Food as Medicine: High-Fat Keto Diet Prescribed to Treat Epilepsy

Neurologists at Seattle Children’s prescribe the ketogenic diet for the treatment of epilepsy and other neurological conditions.

Doctors first started using the ketogenic diet to treat patients with epilepsy in the 1920s. While the diet has evolved over the decades to include less strict versions, and is gaining mainstream popularity for weight loss, children with epilepsy and other neurological conditions continue to benefit from its seizure-controlling effects.

The ketogenic diet team at Seattle Children’s Neurosciences Center takes a modern approach to help families use food as medicine. Here, ketogenic diet team members, neurologist Dr. Christopher Beatty; advanced practice provider Haley Sittner; clinical dietitian Marta Mazzanti; and nurse Deborah Rogers discuss how the diet works and how the team sets families up for success on the ketogenic diet.

Q: What is the ketogenic diet?

MAZZANTI: The ketogenic or “keto” diet is a medical diet that mimics fasting. When someone is fasting, the body uses fat as the main source of fuel instead of sugar. On the ketogenic diet, we trick the body into thinking that it is fasting by increasing the fat and limiting the proteins and carbohydrates a person eats.

ROGERS: The ketogenic diet we prescribe at Seattle Children’s to treat epilepsy and other neurological conditions is the not the mainstream version touted for weight loss. For one, the diet is very structured. Not only do we seek to achieve ketosis – the therapeutic state where the body is using fat as fuel – but we also monitor how well the diet is controlling seizures by regularly checking a patient’s blood levels. Because the diet limits several nutrients needed for growth and development, close medical management is required to monitor for any side effects and insufficiencies in vitamin and mineral intake.

Q: How does the ketogenic diet help treat epilepsy?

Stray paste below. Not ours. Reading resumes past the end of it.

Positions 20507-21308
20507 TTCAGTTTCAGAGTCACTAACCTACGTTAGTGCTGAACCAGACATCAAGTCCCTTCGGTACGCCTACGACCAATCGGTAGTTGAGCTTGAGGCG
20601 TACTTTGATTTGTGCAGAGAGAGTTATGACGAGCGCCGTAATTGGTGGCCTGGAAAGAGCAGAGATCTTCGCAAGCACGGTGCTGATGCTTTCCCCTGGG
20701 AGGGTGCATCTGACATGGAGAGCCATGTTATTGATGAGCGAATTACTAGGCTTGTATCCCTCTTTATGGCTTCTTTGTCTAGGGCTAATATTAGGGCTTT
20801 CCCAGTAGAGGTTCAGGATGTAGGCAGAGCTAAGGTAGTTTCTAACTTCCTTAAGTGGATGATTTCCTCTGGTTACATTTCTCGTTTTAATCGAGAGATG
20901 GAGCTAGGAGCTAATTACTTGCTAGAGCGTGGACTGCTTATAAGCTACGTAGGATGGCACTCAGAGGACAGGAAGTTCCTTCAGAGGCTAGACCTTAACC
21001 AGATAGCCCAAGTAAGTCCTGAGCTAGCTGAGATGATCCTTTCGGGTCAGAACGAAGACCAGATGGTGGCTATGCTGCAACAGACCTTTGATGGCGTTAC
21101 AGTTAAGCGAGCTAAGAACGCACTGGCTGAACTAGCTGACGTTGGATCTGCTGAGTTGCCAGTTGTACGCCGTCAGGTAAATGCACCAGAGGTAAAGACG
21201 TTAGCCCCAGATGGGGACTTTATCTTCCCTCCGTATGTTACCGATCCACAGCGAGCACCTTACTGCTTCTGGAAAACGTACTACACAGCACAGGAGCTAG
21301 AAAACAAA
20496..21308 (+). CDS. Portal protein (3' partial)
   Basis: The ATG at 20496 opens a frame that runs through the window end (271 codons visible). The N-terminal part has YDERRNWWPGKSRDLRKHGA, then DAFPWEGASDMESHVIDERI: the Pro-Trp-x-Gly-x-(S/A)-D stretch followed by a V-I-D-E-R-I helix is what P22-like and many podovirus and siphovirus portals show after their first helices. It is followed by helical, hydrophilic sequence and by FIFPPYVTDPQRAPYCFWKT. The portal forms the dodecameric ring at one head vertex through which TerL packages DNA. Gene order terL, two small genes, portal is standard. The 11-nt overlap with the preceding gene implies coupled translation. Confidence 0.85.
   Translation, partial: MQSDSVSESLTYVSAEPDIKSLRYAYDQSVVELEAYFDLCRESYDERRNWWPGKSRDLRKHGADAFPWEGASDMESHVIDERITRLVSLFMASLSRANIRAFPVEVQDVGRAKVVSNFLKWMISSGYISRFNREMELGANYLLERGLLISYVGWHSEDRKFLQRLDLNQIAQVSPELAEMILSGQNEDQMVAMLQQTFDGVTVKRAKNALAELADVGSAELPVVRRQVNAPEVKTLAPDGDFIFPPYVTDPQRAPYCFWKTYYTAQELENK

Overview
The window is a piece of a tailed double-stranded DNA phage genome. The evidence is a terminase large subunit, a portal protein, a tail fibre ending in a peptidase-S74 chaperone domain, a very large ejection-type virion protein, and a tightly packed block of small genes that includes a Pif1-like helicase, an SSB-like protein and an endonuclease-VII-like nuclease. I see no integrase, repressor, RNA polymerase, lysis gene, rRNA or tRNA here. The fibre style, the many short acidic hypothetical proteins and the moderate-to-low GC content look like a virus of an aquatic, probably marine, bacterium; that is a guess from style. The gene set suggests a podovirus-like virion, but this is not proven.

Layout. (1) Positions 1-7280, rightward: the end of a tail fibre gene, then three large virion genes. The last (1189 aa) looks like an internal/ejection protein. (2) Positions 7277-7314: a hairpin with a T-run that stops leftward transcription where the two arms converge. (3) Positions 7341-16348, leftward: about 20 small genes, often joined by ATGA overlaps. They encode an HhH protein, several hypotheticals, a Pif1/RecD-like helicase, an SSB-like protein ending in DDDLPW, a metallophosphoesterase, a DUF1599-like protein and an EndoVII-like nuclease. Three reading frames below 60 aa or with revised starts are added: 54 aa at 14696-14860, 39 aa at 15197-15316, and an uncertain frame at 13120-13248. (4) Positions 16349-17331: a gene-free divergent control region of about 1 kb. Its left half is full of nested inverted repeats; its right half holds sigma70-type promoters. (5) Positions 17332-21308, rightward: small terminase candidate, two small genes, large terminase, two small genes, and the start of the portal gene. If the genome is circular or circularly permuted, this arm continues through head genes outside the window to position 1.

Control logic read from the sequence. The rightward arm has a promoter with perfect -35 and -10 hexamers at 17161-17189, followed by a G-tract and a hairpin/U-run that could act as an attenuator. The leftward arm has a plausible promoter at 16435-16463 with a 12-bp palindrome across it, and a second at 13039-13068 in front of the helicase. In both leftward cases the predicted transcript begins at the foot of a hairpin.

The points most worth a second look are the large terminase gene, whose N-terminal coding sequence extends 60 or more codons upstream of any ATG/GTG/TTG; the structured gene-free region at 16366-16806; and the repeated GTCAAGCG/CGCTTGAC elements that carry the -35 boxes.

BEATTY: While experts are not completely sure why the ketogenic diet works, we do know that limiting the carbohydrates helps control seizures as does making the body run on fat.

Children with epilepsy can see long-term reduction in their seizures from having been on the diet for a period of time. This means once the diet initially controls their seizures, the child can often go off the diet and remain seizure-free. In many cases we are able to reduce the medications a patient is taking because the diet is so effective.

SITTNER: Even patients who may not experience seizure improvement on the ketogenic diet can see cognitive and developmental improvement after being on the diet for a short time. Parents will say their children seem clearer, more energetic, with improved language and motor function.

Q: Why are families interested in pursuing the ketogenic diet for epilepsy?

BEATTY: In treating childhood epilepsy, usually after two medications fail to stop a child’s seizures, the chances of the next medication making a significant impact is very low, about 5%. On the keto diet, the majority of children experience greater than 50% seizure reduction. About 10-20% of patients have 90% seizure reduction. When anti-seizure medications no longer work and surgery is not an option, I will advise parents that the ketogenic diet is the most effective treatment we can offer.

Q: Are certain patients a better fit for the ketogenic diet?